In celebration of National Poetry Month the Jasper Project invited several artists, writers, and leaders in the Columbia arts community to share with us their favorite poems and most of them generously accepted.
We’ve put together this collection of our favorite poems and will be sharing them with you, poem by poem, day by day, over the month of April. Some of the poems are old and traditional, others are new and inventive. Some are whimsical, others are insightful. Some rhyme. Some don’t.
What they all have in common is that someone you know loves that poem – and this gives us such lovely insight into the soul of our community.
Thank you to everyone who shared their poetry with us.
And Happy National Poetry Month from Jasper.
Michael Dowdy shares one of his favorite poems with us today --
If “El Fruto” (The Fruit) is a Garden of Eden poem, in the voice of Eve, it is one in which the Chicano (Mexican-American) poet Juan Felipe Herrera paints that biblical world as strange, sensuous, effervescent, fleshy and feverish, terrible and joyous. But it’s the last line that jabs me in the ribs, for there we fall into our 21st-century predicament, where god isn’t Old Testament or New but a superrich CEO who tempts with the “delicate voice” of dollar bills.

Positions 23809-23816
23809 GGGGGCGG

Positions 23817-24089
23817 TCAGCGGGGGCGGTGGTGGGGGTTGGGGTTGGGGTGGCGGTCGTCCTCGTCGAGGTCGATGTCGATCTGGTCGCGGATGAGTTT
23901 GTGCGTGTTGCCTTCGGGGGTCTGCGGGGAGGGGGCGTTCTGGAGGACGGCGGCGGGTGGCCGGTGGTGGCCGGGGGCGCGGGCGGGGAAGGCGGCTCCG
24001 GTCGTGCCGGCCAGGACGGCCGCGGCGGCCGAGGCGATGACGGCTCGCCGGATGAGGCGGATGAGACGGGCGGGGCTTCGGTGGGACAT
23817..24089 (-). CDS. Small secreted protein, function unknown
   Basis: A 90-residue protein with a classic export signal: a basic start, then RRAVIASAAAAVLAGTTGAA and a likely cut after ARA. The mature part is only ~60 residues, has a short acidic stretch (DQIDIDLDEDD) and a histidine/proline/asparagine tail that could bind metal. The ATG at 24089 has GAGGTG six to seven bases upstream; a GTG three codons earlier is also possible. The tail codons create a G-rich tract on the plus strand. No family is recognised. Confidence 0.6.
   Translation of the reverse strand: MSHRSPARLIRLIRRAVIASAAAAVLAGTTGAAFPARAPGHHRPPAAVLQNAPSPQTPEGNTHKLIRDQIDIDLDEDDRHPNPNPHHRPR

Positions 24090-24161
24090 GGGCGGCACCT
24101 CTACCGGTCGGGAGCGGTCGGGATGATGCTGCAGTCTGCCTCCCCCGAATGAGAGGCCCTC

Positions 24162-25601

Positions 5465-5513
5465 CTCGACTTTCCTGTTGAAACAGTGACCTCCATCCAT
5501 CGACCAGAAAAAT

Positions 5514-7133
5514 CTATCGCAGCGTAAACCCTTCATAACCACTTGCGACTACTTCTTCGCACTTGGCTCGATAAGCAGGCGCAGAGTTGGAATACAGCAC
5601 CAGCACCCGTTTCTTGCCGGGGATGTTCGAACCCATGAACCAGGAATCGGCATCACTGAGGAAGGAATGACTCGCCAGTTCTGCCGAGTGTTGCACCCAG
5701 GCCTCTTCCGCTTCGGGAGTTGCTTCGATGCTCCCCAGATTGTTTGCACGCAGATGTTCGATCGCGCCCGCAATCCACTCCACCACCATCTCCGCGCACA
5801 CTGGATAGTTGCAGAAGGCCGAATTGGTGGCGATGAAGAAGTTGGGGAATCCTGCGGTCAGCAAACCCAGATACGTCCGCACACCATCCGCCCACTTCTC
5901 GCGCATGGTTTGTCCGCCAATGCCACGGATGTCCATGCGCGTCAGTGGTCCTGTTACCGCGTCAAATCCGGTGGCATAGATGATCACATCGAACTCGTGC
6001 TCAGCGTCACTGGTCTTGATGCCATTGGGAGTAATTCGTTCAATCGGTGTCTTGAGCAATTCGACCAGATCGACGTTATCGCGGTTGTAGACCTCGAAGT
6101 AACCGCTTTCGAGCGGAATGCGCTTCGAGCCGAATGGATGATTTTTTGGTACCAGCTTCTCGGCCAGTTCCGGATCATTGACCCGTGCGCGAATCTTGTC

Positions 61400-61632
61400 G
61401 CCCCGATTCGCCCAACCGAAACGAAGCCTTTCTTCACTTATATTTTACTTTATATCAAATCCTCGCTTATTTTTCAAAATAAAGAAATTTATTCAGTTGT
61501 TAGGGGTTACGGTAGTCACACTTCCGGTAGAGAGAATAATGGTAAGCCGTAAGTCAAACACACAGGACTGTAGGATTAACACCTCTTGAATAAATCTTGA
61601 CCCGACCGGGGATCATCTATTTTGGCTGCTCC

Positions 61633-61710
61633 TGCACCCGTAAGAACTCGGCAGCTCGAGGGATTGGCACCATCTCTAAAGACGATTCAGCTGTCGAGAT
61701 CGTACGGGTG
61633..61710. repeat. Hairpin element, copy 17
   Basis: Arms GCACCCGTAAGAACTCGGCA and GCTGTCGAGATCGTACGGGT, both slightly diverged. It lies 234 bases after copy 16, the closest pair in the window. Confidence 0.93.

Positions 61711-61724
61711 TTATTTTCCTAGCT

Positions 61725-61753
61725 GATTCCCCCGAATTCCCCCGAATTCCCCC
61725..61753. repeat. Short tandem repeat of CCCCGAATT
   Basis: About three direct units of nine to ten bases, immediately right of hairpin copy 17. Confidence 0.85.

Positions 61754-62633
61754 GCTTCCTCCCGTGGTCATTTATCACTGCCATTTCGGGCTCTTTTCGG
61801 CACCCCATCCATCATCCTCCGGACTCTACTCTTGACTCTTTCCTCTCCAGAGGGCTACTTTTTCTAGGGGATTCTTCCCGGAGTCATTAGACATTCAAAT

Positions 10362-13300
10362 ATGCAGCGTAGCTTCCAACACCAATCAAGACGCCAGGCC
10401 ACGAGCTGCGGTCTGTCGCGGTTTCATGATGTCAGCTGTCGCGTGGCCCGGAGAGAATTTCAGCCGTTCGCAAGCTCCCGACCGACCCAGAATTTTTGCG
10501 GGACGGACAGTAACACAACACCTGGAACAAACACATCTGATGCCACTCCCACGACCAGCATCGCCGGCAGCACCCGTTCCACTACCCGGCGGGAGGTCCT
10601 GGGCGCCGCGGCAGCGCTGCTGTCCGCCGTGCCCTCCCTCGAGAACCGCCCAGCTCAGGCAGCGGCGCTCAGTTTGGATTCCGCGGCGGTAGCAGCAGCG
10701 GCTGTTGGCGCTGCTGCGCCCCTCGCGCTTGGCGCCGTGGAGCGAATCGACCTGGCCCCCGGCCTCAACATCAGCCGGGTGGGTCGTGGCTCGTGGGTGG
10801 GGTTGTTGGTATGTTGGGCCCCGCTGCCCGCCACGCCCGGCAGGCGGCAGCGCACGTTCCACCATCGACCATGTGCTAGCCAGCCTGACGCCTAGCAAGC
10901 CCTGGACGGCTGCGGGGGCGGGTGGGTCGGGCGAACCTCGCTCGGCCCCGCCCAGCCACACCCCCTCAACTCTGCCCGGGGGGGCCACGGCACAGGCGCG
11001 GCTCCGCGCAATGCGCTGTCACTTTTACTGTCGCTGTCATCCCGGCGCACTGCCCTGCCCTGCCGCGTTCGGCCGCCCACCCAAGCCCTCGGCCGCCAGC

The apple wasn’t our true origin.
The tree, well, it offered its own brand of shade.
The parrot, can you see him? The witness of this account.
We had just come back from the Serpent Café, rebellious.
We had just washed in black light & oyster sauce.
Our fragrance was of sex, lemon rind and coral.
He mentioned the brutalities of the heavens.
I pointed to the blistered boulevards, the musicians
in stoic delight, their gaping violin wounds.
He mentioned the ecstasy beneath his blonde ribs.
I turned away, called my sisters, Tara, Queen of Illusion,
Mayahuel, Goddess of Dark Jazz Nectars. Then
a delicate voice flashed from above, it ripped away
the milk from my lips, the wine from his eyes.
It was King Executive, Demi-god of the New Business.